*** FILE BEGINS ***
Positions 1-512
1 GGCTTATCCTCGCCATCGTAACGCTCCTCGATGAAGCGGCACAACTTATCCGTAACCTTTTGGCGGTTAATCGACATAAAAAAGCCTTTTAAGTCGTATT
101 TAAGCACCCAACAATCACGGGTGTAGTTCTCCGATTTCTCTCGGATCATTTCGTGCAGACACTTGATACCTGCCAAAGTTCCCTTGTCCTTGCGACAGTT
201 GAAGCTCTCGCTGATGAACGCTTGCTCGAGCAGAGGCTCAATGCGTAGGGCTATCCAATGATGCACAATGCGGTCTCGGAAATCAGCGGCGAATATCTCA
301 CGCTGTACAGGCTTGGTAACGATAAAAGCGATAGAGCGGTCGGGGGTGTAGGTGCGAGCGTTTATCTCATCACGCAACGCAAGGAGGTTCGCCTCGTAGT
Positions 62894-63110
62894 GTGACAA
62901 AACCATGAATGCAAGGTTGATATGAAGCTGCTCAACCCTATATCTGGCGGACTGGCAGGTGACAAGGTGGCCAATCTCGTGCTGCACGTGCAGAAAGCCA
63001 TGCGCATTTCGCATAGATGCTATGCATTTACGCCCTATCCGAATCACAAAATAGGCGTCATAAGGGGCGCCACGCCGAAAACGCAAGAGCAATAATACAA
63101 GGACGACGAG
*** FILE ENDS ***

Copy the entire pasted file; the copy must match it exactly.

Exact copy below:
Positions 1-512
1 GGCTTATCCTCGCCATCGTAACGCTCCTCGATGAAGCGGCACAACTTATCCGTAACCTTTTGGCGGTTAATCGACATAAAAAAGCCTTTTAAGTCGTATT
101 TAAGCACCCAACAATCACGGGTGTAGTTCTCCGATTTCTCTCGGATCATTTCGTGCAGACACTTGATACCTGCCAAAGTTCCCTTGTCCTTGCGACAGTT
201 GAAGCTCTCGCTGATGAACGCTTGCTCGAGCAGAGGCTCAATGCGTAGGGCTATCCAATGATGCACAATGCGGTCTCGGAAATCAGCGGCGAATATCTCA
301 CGCTGTACAGGCTTGGTAACGATAAAAGCGATAGAGCGGTCGGGGGTGTAGGTGCGAGCGTTTATCTCATCACGCAACGCAAGGAGGTTCGCCTCGTAGT
Positions 62894-63110
62894 GTGACAA
62901 AACCATGAATGCAAGGTTGATATGAAGCTGCTCAACCCTATATCTGGCGGACTGGCAGGTGACAAGGTGGCCAATCTCGTGCTGCACGTGCAGAAAGCCA
63001 TGCGCATTTCGCATAGATGCTATGCATTTACGCCCTATCCGAATCACAAAATAGGCGTCATAAGGGGCGCCACGCCGAAAACGCAAGAGCAATAATACAA
63101 GGACGACGAG